1. Julie Hirschi
I had a dream, shortly after Jon Stewart was leaving The Daily Show, where I was hanging out at his house just chilling with him. He had let himself go, no longer in a suit and tie, but was a bit on the scruffy side, wearing a flannel shirt and remodeling his house. I was trying to convince him to come back to The Daily Show and help fix journalism. He said to me, in my dream, “there are just some things that humor can’t fix.” Now I’m not sure I can take credit for that comment, it was a dream after all, but there is some truth to that statement. Journalism has in recent days become a part of news itself. When there is an attack on our First Amendment rights by the very same people over whom we are tasked to be watchdogs, there is nothing humorous about it.
My time as editor-in-chief here at The Chronicle has taught me many things. Now is a vital time for journalists. I’ve seen many changes just over the course of my schooling. For a while it seemed that whoever could get the news up first, even though there may be inaccuracies, would be triumphant over all other information outlets. But in a world where information is everywhere, on every cellphone, tweet and Facebook wall, it’s hard to compete. Now we are learning that it’s impossible to be first, but it’s more important to be accurate. I’ve tried to instill that in my writers during my time here. If they can’t even get a person’s name spelling correct, a name that most people hold dear, how are people going to trust us with anything else?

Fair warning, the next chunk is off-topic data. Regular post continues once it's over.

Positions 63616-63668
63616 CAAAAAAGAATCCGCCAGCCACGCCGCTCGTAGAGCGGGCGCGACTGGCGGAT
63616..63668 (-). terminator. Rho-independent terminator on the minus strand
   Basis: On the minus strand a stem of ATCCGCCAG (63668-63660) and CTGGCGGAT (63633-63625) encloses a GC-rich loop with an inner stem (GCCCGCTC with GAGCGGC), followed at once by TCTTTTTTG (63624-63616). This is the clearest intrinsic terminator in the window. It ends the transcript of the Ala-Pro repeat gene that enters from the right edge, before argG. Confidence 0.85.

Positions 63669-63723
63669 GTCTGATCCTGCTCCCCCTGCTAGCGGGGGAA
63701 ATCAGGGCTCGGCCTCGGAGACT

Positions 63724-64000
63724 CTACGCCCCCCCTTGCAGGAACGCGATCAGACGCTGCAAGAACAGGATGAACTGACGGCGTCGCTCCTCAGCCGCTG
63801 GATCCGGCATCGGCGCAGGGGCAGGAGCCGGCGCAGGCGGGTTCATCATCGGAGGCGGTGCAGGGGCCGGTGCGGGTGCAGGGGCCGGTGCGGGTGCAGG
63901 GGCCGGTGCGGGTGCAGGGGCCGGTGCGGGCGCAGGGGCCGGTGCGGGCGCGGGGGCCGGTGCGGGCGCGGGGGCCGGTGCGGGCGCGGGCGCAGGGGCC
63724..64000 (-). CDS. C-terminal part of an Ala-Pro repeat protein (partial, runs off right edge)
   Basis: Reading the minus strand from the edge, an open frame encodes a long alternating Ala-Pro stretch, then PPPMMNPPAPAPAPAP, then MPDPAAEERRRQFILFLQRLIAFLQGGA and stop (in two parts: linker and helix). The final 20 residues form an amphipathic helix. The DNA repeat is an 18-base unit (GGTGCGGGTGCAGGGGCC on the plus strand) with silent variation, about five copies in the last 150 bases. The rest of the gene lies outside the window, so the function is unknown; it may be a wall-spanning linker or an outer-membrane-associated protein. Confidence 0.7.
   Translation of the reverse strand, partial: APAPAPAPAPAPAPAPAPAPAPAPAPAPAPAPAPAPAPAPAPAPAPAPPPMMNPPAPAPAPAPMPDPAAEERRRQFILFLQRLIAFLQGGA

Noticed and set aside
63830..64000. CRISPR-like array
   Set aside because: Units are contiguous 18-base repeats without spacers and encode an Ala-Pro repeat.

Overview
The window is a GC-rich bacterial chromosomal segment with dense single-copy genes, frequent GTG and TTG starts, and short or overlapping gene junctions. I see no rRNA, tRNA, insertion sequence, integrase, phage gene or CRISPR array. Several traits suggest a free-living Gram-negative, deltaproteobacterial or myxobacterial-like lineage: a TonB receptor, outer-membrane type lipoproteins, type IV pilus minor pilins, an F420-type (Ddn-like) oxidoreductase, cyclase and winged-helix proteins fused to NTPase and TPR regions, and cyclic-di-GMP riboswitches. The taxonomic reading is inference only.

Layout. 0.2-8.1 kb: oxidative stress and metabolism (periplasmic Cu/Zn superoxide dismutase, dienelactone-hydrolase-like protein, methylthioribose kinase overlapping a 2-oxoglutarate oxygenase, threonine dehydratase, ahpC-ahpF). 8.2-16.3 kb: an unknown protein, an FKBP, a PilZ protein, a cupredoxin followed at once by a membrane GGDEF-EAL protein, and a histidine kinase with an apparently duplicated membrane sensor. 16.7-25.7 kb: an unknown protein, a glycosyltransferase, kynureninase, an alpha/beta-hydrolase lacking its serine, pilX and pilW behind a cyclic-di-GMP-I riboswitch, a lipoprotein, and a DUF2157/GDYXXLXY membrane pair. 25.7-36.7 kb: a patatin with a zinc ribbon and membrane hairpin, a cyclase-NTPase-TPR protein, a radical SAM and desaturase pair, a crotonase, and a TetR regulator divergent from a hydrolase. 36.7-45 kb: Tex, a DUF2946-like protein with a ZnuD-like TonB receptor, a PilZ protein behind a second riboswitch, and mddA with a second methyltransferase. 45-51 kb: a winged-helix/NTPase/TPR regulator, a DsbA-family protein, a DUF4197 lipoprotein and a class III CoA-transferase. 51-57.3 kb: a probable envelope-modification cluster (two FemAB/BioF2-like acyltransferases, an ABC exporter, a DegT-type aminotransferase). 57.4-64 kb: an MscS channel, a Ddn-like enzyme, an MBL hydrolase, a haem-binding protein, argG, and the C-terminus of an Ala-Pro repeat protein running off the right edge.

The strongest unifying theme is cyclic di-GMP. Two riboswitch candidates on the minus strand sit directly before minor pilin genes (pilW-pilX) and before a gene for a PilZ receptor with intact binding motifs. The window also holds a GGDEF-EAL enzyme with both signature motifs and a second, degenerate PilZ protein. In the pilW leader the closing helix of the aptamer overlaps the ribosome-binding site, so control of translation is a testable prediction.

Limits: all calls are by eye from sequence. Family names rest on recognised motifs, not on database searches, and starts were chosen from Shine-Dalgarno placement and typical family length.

At The Chronicle we have had almost 120 years of promulgating information. Sometimes we get things wrong. We are still students after all. But this experience is unlike any other we could attain at school. The importance of a college media outlet can’t be understated. We have written appeals, GRAMA requests and talked to lawyers for information regarding stories that affect students. Things we couldn’t have learned in a classroom setting alone. The job of a journalist is to hold people in power accountable and to disseminate that information to the general public, to students like you.